During the company’s investor day earlier this month, executives said Monster Energy sales increased 2.2% year-over-year off a large base to reach $1.5bn in the 13 weeks ending Dec. 30, 2023, while sales of the company’s relatively newer brand Reign, which launched five years ago, increased 27.6% year-over-year to $133.8m in the same period. Price hikes due to inflation helped pad the percentage change for both, but they each held their own with year-over-year unit increases of 0.9% and 31.2% respectively.
Reign’s strong performance helped it scoop up an additional 0.4% dollar share from the previous year, but Monster didn’t fare as well, losing 1.6% dollar share in the same period.
Monster’s loss reflects the highly competitive nature of the increasingly fragmented energy drink market and the strong gains by a handful of competing brands that single out different user bases, including Celsius, which saw sales increase a whopping 126.5% year-over-year, albeit off a much smaller base to reach $453m in the 13 weeks ending Dec. 30. This sales boost was accompanied by a notable 115.8% increase in units and a 4.6% increase in dollar share over the same period.
Other notable winners that gained market share include C4, which saw sales climb 63%, units 53.9% and market share 1%, and Ghost, sales of which increased 60% with a 58.1% increase in unit sales and a 0.8% in dollar share.
“It is quite interesting to note some of the newer entrants in the category … you can see levelling off in their sales in the last three or four months,” CEO Rodney Sacks pointed out. These include Starbucks energy, sales of which fell 15.8% with a 21% drop in units and 0.7% drop in dollar share in the same period, according to Nielsen data across all measured channels in the 13 weeks ending Dec. 30 presented by Monster.
Some well established players also lost ground, including 5-Hour, sales of which drop 6.5% with an 8.1% decline in units and 0.5% drop in dollar share; and Rockstar, which saw sales fall 4.8% with an 8.2% drop in units and 0.4% dip in dollar share, according to the data.
“Also noteworthy is Bang, which was on the decline until we acquired the brand. It seems to have stabilized,” said Sacks. Nielsen data shows its sales are down 63.1% and units down 64.3% year-over-year in the 12 weeks ending Dec. 30. Its dollar share is also down 2.4%.
Monster boosts social media, in-store execution to boost sales and share
To recapture lost share and continue to drive sales and units, the company will tweak its promotional activities to focus more on social marketing, according to Sacks.
“We are putting more financial resources behind social media, we plan to grow that part of our marketing spend this year and going forward. It’s becoming a bigger and more important part of Monster,” he said.
He acknowledged that “for some of the other brands, [social media] is already probably the major part that they focus on and that they communicate through.” But, he added, social media “has always been a smaller part of Monster. We’re now increasing that on the Monster side. And, obviously, we’re going to continue to support a lot of other brands like Reign and Storm and Bang through the social media channels and areas.”
Looking forward in the US, the company also plans to focus on innovation in the first trimester and in-store execution, Sacks said.
"We think that there is a lot of low hanging fruit. We really do need to focus on and improve our execution. And so, we are determined to do so and we are taking steps to do so in-store on retail shelves,” he said.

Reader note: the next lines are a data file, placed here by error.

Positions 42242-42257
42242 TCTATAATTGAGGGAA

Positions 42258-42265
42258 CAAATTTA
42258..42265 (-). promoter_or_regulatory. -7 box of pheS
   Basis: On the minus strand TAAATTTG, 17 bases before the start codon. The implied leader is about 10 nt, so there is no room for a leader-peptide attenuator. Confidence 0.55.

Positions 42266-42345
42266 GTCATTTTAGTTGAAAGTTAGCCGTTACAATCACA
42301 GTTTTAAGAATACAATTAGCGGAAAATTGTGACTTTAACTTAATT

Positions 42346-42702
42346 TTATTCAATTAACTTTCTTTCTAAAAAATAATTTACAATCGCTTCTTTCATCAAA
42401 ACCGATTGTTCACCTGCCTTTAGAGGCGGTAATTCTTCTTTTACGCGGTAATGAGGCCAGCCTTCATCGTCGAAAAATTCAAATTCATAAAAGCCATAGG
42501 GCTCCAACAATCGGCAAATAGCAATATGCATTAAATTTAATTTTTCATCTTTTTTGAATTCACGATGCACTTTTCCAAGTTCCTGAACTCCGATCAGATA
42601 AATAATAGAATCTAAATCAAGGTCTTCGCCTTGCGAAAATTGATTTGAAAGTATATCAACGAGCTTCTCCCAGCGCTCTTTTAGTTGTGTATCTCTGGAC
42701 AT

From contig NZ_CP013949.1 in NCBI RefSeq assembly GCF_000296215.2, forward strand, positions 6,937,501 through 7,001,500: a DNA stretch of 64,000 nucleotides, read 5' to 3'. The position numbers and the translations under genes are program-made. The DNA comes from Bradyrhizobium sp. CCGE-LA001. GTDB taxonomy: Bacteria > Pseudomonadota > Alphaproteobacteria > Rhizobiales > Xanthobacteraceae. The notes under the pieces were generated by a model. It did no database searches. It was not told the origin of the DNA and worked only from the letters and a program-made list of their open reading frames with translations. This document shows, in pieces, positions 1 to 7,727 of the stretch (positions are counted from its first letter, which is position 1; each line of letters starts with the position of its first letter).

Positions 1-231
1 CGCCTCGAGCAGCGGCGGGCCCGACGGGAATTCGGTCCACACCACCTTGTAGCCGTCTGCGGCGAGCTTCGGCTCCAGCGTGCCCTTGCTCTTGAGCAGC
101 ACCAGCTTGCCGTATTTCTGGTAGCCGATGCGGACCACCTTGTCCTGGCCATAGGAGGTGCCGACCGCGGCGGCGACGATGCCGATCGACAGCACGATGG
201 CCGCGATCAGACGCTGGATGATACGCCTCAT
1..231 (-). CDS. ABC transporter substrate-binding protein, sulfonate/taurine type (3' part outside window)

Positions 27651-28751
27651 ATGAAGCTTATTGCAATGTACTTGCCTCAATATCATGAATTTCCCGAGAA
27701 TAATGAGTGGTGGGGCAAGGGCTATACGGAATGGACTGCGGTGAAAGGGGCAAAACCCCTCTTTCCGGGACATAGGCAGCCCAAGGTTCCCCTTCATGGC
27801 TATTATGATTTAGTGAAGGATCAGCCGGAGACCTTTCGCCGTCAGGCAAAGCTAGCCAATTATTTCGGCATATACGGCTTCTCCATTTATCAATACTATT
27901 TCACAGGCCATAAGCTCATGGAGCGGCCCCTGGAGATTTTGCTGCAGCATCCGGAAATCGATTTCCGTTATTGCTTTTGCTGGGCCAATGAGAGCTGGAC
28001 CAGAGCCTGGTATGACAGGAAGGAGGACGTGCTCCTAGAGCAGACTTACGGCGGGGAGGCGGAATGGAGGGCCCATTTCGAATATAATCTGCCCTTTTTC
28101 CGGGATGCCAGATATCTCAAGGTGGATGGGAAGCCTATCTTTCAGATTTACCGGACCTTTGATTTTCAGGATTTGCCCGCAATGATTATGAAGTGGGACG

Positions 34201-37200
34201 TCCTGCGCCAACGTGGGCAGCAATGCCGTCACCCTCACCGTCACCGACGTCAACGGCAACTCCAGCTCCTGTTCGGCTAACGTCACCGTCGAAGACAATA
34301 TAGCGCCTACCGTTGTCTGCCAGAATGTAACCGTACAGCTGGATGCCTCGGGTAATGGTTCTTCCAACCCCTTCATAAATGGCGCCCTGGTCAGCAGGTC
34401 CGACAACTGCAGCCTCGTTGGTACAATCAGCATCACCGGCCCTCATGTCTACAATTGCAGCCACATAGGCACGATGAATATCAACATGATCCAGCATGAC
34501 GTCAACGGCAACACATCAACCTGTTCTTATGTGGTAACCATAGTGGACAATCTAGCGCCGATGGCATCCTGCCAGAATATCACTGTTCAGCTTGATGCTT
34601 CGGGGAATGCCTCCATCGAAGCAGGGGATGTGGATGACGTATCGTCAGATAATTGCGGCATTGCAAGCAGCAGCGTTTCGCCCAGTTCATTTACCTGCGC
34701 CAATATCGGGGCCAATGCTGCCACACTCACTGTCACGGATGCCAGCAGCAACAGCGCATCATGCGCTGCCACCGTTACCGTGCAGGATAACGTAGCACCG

In the second trimester, the company will focus on a gear program that, based on the success of a previous program year ago, the company believes will be “highly in demand” and garner significant response from consumers.
The third trimester will focus on the gaming community with a tie in to Call of Duty, which Sacks said he believes “is going to really be big for us and it works well when we do these tie ins on pack, in store and on promotion.”
More broadly, Monster Beverage Corp. plans to shine a brighter spotlight on its different product families to establish them as standalone brands rather focusing mainly on Monster Green as an umbrella to cover everything, Sacks said.
He explained this strategy should help the company appeal to different consumer bases more effectively.
Innovation balances zero and full sugar
Innovation will also play a key role in driving growth in 2024, with a wide range of new flavors coming out across the brands.
Within Monster, the company plans to launch or relaunch four SKUs, including an Ultra Fantasy Ruby Red within the Zero Sugar line, Rio Punch in the Energy + Juice line, a reformulation of Irish Cream within the Java Monster line, and a Peaches N’ Crème flavor in the company’s full sugar reserve line.
“For our full calorie line, we do believe there is still a big market. Everybody is focusing on zero sugar, and we have a full array of products that address the zero-sugar consumer, not only for Monster but Reign and other products. … But we do believe there is a market in the US – particularly in middle America – where consumers still want a full sugar product,” and for them the company is launching Peaches N’ Crème, Sacks said.
Staging Bang’s comeback
In the coming year, Monster Beverage Corp. also plans to rebuild the consumer base for Bang, which it recently acquired but before that “lost a lot of shelf space,” Sacks said.
“We’ve taken over the brand. We rationalized it. We now have 12 SKUs and are focusing on what we think are the more core items in the Bang line … that don’t have a lot of competition, and we’re going to focus on re-establishing them, which is what we are doing now,” he added.